Yellowing of olive leaves when caused by elemental deficiency is usually due to nitrogen, potassium or boron. However, when discoloration is found in the periphery of the leaf starting from the top and at the same time several short shoots are seen, it is very likely a phosphorus deficiency.

In Potassium deficiency the leaf takes on a brass color (brownish-gold) starting from the top of the leaf blade. At the same time, the new leaves that emerge carry a very small size. Usually potassium deficiency is found in acidic and sandy soils, of course this is not the norm. It is recommended to use 100-150gr of potassium sulphate in a tree of average growth.

Boron in particular helps flowering and fruit setting. Its deficiency will even show if the young leaves show yellow tints at the edge. In fact, if the tree does not take up the Boron that it desires, the leaves will become distorted before they fall. The lack of Boron in the olive tree is often manifested in the form of a broom-like appearance of certain branches (many dry branches gathered together). 200-300 g of boron per tree is recommended if the tree is in full growth and every 3 years. Younger trees, need less fertilization. Always remember that it is more desirable to apply small amounts of fertilizer than larger amounts at the risk of burning your plants. 

As far as Calcium is concerned, yellowing of the leaves occurs at the edge (as in Borium), while at the same time the leaf veining is observed in old leaves to be light in color.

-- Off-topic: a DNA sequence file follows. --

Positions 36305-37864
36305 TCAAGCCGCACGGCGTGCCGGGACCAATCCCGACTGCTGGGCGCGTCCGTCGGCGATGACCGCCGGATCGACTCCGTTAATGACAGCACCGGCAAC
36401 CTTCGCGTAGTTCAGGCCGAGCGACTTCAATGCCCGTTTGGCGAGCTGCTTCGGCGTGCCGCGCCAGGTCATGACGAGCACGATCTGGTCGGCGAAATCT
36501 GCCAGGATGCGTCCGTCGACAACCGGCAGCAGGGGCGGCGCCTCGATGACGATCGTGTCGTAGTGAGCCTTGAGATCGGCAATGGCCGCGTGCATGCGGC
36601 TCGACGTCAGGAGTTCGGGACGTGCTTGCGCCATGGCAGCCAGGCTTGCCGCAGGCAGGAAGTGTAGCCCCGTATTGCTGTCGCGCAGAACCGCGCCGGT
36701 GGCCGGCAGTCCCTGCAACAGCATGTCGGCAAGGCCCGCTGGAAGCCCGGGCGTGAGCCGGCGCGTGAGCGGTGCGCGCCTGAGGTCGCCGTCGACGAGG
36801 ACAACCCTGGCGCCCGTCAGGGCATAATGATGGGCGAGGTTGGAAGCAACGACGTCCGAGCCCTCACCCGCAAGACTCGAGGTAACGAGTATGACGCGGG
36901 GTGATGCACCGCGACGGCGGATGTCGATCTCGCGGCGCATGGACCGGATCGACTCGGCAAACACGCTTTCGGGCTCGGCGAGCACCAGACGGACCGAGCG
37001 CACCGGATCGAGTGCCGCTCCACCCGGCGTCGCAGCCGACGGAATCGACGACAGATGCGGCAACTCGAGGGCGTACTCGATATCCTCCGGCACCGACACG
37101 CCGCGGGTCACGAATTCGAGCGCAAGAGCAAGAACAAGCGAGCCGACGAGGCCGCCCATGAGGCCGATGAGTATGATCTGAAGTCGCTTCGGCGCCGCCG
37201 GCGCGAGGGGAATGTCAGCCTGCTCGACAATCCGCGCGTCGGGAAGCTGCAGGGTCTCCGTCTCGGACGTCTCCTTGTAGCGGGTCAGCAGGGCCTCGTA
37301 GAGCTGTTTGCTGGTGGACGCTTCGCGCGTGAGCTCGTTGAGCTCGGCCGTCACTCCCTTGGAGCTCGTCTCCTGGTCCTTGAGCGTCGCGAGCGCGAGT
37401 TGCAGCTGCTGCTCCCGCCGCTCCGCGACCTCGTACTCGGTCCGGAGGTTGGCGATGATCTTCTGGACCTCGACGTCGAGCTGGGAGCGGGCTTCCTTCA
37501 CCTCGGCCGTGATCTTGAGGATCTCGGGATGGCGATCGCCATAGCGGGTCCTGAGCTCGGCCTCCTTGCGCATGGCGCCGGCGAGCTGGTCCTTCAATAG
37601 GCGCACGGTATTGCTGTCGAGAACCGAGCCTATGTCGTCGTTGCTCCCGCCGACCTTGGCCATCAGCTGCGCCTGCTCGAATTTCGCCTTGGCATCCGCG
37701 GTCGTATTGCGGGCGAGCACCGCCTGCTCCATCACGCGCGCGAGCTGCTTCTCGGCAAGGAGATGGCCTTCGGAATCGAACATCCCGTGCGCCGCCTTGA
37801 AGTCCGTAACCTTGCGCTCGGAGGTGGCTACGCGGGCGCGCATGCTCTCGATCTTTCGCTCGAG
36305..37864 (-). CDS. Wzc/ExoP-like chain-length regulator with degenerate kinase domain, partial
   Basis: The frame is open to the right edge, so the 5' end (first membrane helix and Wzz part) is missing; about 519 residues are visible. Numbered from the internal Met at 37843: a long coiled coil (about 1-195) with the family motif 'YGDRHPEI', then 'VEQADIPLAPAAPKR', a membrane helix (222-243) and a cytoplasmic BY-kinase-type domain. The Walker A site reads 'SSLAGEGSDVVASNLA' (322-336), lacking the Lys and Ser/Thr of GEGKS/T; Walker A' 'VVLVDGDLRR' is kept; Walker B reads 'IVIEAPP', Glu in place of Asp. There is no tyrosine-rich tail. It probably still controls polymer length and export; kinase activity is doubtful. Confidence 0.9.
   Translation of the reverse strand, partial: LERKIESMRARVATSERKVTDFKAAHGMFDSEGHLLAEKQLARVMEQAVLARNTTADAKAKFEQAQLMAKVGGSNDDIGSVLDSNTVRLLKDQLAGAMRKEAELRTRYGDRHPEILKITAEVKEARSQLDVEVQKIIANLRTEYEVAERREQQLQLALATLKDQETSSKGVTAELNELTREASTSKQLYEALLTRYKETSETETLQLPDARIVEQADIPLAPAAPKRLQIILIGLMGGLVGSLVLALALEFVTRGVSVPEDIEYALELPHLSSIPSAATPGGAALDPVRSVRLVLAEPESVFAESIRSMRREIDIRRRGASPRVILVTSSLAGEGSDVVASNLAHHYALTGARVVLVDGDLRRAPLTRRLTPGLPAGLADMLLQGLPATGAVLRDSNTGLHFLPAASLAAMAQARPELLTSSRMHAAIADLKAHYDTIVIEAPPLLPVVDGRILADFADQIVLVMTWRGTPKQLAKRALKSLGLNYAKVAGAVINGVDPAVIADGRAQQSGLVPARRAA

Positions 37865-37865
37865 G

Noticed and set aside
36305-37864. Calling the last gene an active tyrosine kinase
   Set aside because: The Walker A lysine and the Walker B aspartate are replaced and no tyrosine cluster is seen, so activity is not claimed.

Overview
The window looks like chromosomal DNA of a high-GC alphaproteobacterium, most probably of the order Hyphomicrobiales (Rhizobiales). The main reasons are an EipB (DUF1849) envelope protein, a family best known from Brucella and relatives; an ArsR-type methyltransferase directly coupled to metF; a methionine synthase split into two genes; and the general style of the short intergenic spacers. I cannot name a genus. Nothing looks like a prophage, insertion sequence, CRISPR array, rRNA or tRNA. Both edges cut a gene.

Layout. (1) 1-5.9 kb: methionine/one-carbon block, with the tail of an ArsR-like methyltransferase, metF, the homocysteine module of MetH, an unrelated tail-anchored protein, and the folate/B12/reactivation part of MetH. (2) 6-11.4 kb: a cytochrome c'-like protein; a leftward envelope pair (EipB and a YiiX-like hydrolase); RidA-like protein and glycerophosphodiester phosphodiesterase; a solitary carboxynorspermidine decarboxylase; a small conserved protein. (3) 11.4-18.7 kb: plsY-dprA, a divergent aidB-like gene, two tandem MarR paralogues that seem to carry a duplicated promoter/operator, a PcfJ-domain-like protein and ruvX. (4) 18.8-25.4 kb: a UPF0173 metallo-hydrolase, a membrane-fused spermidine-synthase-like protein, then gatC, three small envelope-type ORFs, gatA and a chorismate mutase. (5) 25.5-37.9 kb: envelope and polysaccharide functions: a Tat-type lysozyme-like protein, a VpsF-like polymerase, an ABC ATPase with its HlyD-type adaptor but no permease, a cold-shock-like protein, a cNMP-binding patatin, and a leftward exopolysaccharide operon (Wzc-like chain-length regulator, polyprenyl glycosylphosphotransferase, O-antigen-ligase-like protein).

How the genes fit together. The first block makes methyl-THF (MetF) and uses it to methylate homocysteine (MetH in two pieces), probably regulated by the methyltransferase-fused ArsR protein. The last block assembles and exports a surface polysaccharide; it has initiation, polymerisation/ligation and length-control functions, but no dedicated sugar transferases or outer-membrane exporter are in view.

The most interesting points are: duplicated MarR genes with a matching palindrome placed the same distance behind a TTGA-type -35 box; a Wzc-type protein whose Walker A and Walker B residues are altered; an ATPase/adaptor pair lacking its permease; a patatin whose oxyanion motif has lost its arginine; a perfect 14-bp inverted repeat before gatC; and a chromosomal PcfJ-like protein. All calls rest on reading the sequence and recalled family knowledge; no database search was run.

• Diseases and parasites

Certain diseases and pests can also affect the health of olive leaves. 

By diseases we refer to fungi, bacteria and viruses. Below we will discuss the most common fungi that cause yellowing of olive leaves. 

The Cercospora cladosporioides fungus (Cercospora cladosporioides), is well known to olive lovers. It is favoured by humidity and is carried by rain and wind. Susceptible varieties are Koroneiki, Thrubolia, Amfissis, Tsunati and Kalamon. This fungus is easily recognised by the infestation it causes on old vegetation, with the characteristic chlorotic spots, which slowly turn yellow, on the upper surface of the leaves. At the same time, a grey discolouration appears on the lower surface, these are the fungal conidia. Spraying with copper-containing preparations is recommended.

 Another case of a fungus that causes yellowing of leaves is cycloconium. Cycloconium is caused by the fungus Spilocaea oleagina, and is very quickly identified by the characteristic grey circular marks. The susceptible species here are Lianolia, Chondrolia and Amfissis, while Koroneiki and Megaron are resistant. Of course, in this case too, spraying with copper-containing preparations is recommended.

As far as insect pests of the olive tree are concerned, most of them are active in spring and summer. Some of them are the mealybug, the red spider mite and the cockroaches. To combat them, we spray with insecticides that are always approved. However, there is a more ecological alternative, which in small infestations is the most suitable. Specifically, in 1L of water, add 1 tablespoon of ground green soap and 1 teaspoon of pure alcohol and spray. 

In conclusion, to deal with the problem of yellowing leaves on your olive tree, it is important to provide sufficient water when the soil is dry, feed it properly and monitor the health of its leaves for early detection of possible diseases or pests.